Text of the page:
I try to avoid malls at all costs. Despite my very occasional desires to shop, the mall is never a place I seek to make my purchases. There are always swarms of people there, moseying through the wide cooridors, which are now almost entirely lined with kiosks of all sorts. Godiva chocolate, spider-like head massagers, Red Sea fingernail shining kits, even battery-run cigarettes that exude smoke (I'm still not sure how these things work, but the demonstrators seem to think they look really cool blowing smoke inside). There is even a stand to get the H1N1 flu shot! The fact that this exists means there must be some demand for it, but I for one would rather not have half of Annapolis walking by as I am stuck with a needle. Literally, almost anything you can imagine being sold is being sold down the center of the mall's long hallway. Invariably, as I speed-walk through mall, weaving my way through these kiosks and pushy salespeople, I will get stuck behind possibly the slowest couple in the building, who have decided to make it their Sunday afternoon outing to drift along, taking in every manican and gadget on display in each store window. This will happen to me about 30 times before I finish my shopping.

Unfortunately for me, I can be extremely picky about certain things, and buying boots just happens to be one of those things. Today, I searched through every, single store in the mall that sells boots, some of them two and even three times. On my third visit to Aldo, the sales woman commented "you're overthinking this, honey." I agreed, and continued on my rampage. I can honestly say there is not a boot in the Annapolis Mall that I did not see.

I started at Macy's and must have been to about 30 stores before I returned to Macy's and, naturally, found what I was looking for right where I started: a simple, brown, flat boot. The perfect boot!

When I got home with my prize, my Dad said "it looks like you're going horseback riding." But I didn't care. Not until I realized that my toes were a bit squished. Out of desperation, I had settled for a 6 1/2 when the 7's were gone. I guess this means I'll be back at it, although it might not be until next year that I have the resolution to give it another go.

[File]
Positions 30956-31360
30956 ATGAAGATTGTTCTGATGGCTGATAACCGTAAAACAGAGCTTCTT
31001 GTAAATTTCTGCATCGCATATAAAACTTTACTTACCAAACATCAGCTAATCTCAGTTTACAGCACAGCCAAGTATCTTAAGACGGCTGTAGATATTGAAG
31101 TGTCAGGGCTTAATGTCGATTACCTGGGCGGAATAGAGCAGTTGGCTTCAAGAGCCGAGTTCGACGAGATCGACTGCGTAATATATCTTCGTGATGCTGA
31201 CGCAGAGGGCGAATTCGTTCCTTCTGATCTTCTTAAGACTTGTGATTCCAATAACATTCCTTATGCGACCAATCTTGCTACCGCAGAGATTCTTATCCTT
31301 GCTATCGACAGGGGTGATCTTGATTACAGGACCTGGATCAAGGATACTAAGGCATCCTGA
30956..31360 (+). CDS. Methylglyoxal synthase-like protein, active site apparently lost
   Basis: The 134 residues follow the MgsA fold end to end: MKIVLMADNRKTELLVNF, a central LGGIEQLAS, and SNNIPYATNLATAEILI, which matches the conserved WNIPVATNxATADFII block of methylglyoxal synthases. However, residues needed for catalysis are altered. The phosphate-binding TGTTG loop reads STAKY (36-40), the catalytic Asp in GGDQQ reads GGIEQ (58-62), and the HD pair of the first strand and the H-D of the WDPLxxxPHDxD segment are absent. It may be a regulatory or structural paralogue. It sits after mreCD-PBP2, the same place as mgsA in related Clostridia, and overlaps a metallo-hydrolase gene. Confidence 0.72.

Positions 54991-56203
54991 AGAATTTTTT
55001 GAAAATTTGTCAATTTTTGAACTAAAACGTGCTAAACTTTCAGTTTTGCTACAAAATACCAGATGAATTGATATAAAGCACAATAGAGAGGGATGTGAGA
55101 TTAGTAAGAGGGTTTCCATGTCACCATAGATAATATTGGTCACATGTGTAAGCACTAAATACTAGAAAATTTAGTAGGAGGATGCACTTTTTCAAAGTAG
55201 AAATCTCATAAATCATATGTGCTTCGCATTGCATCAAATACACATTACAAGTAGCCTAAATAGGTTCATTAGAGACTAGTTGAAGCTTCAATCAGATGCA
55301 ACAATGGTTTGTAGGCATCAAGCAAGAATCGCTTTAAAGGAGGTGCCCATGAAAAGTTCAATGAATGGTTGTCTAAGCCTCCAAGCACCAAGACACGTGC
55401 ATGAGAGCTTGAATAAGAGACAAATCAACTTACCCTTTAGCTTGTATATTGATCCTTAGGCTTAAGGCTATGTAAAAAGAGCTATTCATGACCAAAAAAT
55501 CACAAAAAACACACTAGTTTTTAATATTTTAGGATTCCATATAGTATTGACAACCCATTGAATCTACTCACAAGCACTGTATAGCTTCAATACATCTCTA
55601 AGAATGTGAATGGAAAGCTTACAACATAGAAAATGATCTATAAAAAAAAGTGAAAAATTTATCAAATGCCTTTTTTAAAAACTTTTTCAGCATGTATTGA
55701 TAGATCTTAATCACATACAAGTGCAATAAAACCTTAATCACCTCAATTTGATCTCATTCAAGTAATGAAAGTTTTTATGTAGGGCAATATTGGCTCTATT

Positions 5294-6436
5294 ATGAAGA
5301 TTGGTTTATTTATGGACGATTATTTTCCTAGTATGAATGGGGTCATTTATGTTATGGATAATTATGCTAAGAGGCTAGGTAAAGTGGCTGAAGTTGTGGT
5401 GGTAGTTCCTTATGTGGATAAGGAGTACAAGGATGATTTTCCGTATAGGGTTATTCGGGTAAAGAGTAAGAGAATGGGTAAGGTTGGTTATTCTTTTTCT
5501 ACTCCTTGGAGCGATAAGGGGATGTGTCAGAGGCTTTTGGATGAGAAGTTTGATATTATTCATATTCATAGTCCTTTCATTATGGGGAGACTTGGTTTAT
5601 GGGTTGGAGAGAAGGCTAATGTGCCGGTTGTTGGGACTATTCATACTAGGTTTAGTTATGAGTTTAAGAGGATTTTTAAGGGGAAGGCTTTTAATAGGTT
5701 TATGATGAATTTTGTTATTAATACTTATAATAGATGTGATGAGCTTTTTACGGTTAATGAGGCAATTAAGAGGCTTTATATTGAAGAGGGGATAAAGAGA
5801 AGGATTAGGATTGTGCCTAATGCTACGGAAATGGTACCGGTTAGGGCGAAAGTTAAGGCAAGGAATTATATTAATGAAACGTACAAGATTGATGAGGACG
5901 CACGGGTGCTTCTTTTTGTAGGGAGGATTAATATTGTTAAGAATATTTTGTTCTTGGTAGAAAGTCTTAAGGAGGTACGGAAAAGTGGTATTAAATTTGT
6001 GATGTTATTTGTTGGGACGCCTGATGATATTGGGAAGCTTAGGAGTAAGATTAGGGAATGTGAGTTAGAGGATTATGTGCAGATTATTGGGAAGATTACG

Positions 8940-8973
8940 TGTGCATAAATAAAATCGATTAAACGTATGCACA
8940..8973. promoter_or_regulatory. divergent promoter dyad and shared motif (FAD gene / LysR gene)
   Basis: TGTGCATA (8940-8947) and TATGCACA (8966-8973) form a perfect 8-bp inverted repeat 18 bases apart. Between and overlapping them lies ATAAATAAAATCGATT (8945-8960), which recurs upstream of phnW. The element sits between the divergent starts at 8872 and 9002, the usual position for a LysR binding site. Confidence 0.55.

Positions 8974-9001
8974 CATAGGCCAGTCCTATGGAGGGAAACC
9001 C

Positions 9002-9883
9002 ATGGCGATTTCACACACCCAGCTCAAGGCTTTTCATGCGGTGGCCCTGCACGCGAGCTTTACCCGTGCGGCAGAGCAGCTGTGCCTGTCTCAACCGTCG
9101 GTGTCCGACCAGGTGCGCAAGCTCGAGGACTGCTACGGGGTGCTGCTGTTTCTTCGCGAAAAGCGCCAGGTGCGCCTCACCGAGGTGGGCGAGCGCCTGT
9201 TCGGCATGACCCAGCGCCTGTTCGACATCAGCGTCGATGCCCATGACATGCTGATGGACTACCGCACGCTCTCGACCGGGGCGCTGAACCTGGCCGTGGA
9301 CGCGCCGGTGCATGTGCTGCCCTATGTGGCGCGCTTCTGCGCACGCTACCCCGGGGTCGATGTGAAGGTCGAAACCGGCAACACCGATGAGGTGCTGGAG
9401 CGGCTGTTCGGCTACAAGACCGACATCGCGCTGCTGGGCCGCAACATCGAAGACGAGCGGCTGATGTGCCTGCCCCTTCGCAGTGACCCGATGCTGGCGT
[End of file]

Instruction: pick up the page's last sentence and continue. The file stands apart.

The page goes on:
Wednesday, January 13, 2010

Ringing in 2010

Some people start their New Year with a health-kick. Or a work-out spree. Maybe a resolution to cut back on spending. We go swimming in the ocean. And this year we did it on a clear Sunday morning at a temperature of 21 degrees F.

For the last 6 years, this dive has been a tradition, a polar bear plunge of our own you might say. Most years we actually do it in late December, sometimes just before Christmas or just after. We drive down to Rehoboth Beach early in the morning. It's usually on a weekday, and the 2-lane roads winding through the brown frosty farms are empty, as is the beach once we get there. I love the retreat of winter months by the sea.

We head to Rehoboth Avenue, driving to the end for our first glimpse of the flat infinity that awaits us. It's always cold - there's no getting around that - but some years looking out at the ocean, we think is this really a good idea?  maybe we should come back next week instead....

But no one ever said it's a good idea to jump in the ocean in the dead-middle of winter. That's not why we do it.  We are chasing a rush, a feeling of exhilaration. Even the breathless run back to the car, lungs stinging with every inhale - there's something about it that draws us back every time. There have been years when we go in twice, dragging our bodies out and then hurtling them right back in again.

This year Allie went in a second time. Jennie's hands were so numb after the first plunge that they couldn't hold onto anything. And my excuse was my barefoot run back to the car after the first dip - I mistakenly thought it would be better to get back sooner to what little warmth there was rather than take time to pull on my Uggs. My feet literally felt like they were going to fall off, those hundred meters never felt so long.

We stayed overnight at the Delaware Inn on Delaware Avenue this time. The alarm I set never went off in the morning, but we made it to the beach by 8. The only person in sight was a man walking his dogs along the shore. We stripped in the car to just our shoes and coats over our swimsuits, and made our way down to the sand. I despise being cold, and if I were to stand on that sand long enough, I probably wouldn't go in the water at all. Even in the summer I have a hard time taking the plunge. So I use my "lifeguard technique": I pretend someone is drowning and I have to save them this very second. The technique works - in both summer and winter.  And at least in the winter, the icy water keeps my mind off my feet pounding the painful stones on the ocean floor.

We were in the sea for maybe 2 seconds, and out again. On the drive back to the Inn, the tingling of the cold eased up and the warm shower brought back feeling to my toes. For the next couple days, I had an itching in my throat and felt a cold coming on - but it was completely worth it.